Auction houses are meccas for the rich and famous and those willing to shell out large amounts of cash for rare pieces of history. Sotheby’s auction house is free and open to the public with no obligation to bid, but many of the world’s most rich and powerful people love to get into bidding wars during high-stakes auctions. The following is a list of the most expensive items to ever sell at auction:
Most Expensive Painting: $142,405,000
Pictured: Francis Bacon’s “Three Studies of Lucien Freud”
In 2013, Francis Bacon’s “Three Studies of Lucien Freud” sold for the record-breaking price of $142 million. The triptych depicts Bacon’s fellow artist and friend, Lucien Freud. The painting sold after only six minutes of bidding in the room and on the phone during the Christie’s postwar and contemporary art sale.
Most Expensive Piece of Clothing: $1,267,500
Pictured: Marilyn Monroe in her famous dress
In 1999, Marilyn Monroe’s flesh-colored, skintight, jewel encrusted dress that she wore during her sultry “Happy Birthday” serenade to President John F. Kennedy was put up for auction. According to legend, Monroe was sewn into the gown and wore no undergarments because it was so tight and so sheer. The widow of Marilyn Monroe’s acting coach, Lee Strasberg, put up the dress for auction. Manhattan-based collectible company Gotta Have It! purchased the dress for $1,267,500. The dress originally cost $12,000 in 1962.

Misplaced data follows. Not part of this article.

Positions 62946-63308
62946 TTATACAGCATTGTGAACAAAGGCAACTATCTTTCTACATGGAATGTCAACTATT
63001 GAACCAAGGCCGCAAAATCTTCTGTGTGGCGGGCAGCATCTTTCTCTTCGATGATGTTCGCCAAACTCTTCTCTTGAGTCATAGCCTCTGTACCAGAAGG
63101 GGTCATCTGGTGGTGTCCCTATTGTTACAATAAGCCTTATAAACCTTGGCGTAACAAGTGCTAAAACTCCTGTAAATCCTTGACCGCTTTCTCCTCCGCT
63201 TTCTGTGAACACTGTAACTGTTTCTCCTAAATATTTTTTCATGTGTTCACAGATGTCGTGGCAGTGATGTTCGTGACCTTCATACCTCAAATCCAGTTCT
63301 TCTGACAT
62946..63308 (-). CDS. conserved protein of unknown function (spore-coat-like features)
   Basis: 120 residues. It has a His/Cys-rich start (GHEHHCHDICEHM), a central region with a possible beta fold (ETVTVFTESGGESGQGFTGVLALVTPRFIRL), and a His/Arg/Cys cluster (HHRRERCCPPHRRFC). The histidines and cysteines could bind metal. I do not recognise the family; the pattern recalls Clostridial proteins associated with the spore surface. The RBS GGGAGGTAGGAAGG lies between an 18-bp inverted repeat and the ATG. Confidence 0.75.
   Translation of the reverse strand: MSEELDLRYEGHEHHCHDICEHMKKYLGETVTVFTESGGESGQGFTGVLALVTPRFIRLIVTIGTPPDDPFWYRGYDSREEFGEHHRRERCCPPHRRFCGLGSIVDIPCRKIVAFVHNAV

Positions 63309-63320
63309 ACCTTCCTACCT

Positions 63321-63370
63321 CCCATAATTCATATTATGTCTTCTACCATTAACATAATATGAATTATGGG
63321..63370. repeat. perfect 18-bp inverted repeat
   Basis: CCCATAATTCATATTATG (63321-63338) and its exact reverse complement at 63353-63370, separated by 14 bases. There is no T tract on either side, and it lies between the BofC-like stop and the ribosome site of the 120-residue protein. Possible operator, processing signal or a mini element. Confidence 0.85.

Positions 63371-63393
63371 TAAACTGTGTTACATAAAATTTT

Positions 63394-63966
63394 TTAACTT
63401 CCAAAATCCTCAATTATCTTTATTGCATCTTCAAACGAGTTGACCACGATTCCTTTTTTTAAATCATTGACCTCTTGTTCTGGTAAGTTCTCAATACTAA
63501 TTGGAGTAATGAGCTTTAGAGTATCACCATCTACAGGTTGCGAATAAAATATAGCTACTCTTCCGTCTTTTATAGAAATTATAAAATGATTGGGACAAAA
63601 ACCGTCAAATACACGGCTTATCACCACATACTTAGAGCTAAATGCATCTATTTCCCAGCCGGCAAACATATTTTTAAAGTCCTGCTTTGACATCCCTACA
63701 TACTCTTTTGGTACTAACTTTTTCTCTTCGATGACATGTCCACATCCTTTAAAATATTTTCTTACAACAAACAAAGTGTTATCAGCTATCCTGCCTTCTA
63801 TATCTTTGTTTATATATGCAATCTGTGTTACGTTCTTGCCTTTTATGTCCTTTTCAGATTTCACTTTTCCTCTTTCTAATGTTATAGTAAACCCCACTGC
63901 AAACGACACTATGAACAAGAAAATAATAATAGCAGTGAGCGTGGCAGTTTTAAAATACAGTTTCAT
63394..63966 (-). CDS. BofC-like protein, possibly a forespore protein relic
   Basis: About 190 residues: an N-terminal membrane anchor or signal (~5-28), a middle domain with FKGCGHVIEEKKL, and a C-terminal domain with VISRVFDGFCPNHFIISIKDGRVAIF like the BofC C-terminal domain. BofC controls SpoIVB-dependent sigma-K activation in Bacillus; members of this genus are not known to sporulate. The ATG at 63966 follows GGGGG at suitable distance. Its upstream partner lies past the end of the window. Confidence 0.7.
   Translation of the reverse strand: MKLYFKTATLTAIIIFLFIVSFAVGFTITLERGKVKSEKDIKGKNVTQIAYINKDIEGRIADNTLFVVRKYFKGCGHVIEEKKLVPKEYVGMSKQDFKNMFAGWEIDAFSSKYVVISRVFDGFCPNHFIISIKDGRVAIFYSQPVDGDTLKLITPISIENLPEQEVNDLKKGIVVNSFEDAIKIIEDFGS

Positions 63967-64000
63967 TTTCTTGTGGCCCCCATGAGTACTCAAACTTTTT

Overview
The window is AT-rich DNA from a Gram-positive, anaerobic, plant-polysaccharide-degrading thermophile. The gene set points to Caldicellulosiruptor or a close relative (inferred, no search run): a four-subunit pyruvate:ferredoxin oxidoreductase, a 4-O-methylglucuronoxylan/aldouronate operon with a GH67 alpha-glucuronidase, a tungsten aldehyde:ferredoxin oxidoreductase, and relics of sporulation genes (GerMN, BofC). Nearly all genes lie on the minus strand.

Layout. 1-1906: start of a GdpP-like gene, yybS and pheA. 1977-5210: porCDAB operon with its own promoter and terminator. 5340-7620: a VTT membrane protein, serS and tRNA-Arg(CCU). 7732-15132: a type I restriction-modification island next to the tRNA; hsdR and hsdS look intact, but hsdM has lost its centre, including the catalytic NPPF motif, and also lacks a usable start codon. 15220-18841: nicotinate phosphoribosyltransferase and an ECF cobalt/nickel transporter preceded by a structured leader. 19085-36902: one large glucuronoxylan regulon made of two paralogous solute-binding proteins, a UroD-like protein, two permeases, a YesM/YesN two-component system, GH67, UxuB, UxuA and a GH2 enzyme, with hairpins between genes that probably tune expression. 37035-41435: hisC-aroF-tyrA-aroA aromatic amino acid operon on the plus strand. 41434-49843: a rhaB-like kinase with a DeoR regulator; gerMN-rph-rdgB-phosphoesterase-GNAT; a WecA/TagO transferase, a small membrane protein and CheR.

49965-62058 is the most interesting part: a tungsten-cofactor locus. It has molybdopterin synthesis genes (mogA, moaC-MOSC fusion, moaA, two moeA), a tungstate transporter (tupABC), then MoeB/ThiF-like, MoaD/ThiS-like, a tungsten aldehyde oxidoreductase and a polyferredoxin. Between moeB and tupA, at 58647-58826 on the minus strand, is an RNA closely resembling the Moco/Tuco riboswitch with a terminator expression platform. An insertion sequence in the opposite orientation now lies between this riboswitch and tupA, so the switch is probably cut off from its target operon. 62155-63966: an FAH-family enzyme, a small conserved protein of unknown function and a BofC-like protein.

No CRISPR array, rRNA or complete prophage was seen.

Most Expensive Lock of Hair: $115,000
Pictured: Elvis Presley’s famous pompadour
In 2002, macabre memorabilia company MastroNet Inc. sold a lock of hair from Elise Presley for $115,000. The hair was supplied by Elvis’s barber, who carefully and quietly stored all the hair he ever cut from Elvis’s head. MastroNet Inc. sells hair from other celebrities (both living and dead) including locks from John Lennon ($48,000), Beethoven ($7,300), Mickey Mantle ($6,900), and Neil Armstrong ($3,000).
Most Expensive Diamond: $23,400,000
Pictured: Wittelsbach diamond
In 2008 a private collector sold their Wittelsbach diamond for $23.4 million. The diamond dates back to the 17th century and was reportedly part of King Philip IV of Spain’s daughter’s dowry. The diamond passed between the Bavarian and Austrian royalty for centuries but became repossessed by the state when Bavaria became a republic after World War I. The diamond was originally put up for auction in 1931 but attracted no sellers. It was then stored away and sold in 1964 to the collector who would later sell the diamond in 2008.
Most Expensive Antiquity: $28.6 million
Pictured: 2,000-year-old sculpture of Artemis and the Stag
In the early 1920’s in Rome, construction workers unearthed a 2,000-year-old bronze sculpture. The 36-inch bronze statue titled Artemis and the Stag has become the most expensive antique to ever sell at auction. In 2007 the statue sold for $28.6 million. Some curators predicted the item would sell for only $7 million.